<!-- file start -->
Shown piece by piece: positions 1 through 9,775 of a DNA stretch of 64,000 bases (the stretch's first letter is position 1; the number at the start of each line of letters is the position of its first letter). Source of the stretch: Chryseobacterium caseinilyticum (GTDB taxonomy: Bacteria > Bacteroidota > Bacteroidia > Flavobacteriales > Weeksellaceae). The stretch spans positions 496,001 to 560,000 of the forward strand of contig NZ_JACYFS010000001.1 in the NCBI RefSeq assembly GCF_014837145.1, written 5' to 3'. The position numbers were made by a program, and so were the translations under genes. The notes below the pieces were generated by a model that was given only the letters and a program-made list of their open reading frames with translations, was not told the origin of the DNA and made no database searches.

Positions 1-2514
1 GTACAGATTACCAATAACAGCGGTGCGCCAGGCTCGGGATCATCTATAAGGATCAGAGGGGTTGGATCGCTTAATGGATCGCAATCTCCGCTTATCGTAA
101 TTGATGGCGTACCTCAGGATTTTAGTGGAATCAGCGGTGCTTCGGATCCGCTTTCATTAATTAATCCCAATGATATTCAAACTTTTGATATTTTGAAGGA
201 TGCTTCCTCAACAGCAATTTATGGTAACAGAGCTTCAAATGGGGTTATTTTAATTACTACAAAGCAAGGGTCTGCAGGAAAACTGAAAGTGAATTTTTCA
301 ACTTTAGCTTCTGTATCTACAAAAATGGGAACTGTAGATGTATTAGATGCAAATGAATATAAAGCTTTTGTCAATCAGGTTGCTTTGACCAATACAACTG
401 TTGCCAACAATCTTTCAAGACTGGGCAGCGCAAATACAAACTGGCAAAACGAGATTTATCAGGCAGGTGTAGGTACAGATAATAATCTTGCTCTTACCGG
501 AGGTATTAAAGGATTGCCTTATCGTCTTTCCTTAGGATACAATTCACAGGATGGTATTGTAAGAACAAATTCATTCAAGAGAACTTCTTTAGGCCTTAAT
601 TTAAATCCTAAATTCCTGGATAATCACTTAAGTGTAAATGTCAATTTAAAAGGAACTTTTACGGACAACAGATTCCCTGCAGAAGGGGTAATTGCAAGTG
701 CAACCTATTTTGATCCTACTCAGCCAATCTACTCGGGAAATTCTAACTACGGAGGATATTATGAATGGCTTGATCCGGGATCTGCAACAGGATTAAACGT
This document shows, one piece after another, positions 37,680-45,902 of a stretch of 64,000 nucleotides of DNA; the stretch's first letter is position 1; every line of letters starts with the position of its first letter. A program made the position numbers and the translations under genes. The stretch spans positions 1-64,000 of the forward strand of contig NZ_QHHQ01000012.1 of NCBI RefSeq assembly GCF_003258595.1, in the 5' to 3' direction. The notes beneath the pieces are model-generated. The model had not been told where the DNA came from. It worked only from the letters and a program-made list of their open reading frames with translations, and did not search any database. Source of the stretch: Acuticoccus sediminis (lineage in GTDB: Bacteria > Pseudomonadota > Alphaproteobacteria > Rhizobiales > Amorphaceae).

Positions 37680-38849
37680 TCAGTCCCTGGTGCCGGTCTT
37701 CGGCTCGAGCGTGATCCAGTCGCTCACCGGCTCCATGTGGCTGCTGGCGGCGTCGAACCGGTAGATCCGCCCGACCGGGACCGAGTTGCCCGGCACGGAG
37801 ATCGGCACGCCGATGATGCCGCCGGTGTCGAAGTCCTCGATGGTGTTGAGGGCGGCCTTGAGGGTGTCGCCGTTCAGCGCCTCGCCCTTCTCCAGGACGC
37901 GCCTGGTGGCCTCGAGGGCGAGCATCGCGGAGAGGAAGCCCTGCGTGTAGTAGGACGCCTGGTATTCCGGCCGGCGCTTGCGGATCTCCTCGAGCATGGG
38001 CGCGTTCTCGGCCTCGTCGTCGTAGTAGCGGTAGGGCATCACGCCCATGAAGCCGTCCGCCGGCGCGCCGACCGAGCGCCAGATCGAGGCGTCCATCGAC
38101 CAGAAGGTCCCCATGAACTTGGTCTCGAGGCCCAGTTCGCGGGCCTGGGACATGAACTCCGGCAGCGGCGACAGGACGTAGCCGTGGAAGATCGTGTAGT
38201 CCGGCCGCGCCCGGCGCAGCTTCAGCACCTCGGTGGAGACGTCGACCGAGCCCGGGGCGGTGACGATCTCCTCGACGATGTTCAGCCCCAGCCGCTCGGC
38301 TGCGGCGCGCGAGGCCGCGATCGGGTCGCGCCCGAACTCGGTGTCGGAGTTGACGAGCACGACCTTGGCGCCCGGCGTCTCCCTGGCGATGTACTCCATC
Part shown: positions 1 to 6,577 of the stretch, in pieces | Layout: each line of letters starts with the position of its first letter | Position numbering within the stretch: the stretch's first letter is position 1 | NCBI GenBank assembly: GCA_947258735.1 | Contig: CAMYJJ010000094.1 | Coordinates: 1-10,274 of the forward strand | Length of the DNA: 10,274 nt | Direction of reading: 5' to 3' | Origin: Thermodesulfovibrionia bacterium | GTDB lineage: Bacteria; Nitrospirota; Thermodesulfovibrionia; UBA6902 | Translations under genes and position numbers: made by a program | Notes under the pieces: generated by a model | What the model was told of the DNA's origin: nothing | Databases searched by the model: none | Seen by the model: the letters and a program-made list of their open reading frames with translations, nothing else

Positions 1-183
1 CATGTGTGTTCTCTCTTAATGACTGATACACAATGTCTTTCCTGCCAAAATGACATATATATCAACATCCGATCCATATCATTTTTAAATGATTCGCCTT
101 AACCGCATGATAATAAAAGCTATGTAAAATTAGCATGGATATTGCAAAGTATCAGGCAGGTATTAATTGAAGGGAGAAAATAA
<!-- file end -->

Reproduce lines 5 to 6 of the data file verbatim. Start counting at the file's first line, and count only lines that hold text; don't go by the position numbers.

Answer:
201 TGCTTCCTCAACAGCAATTTATGGTAACAGAGCTTCAAATGGGGTTATTTTAATTACTACAAAGCAAGGGTCTGCAGGAAAACTGAAAGTGAATTTTTCA
301 ACTTTAGCTTCTGTATCTACAAAAATGGGAACTGTAGATGTATTAGATGCAAATGAATATAAAGCTTTTGTCAATCAGGTTGCTTTGACCAATACAACTG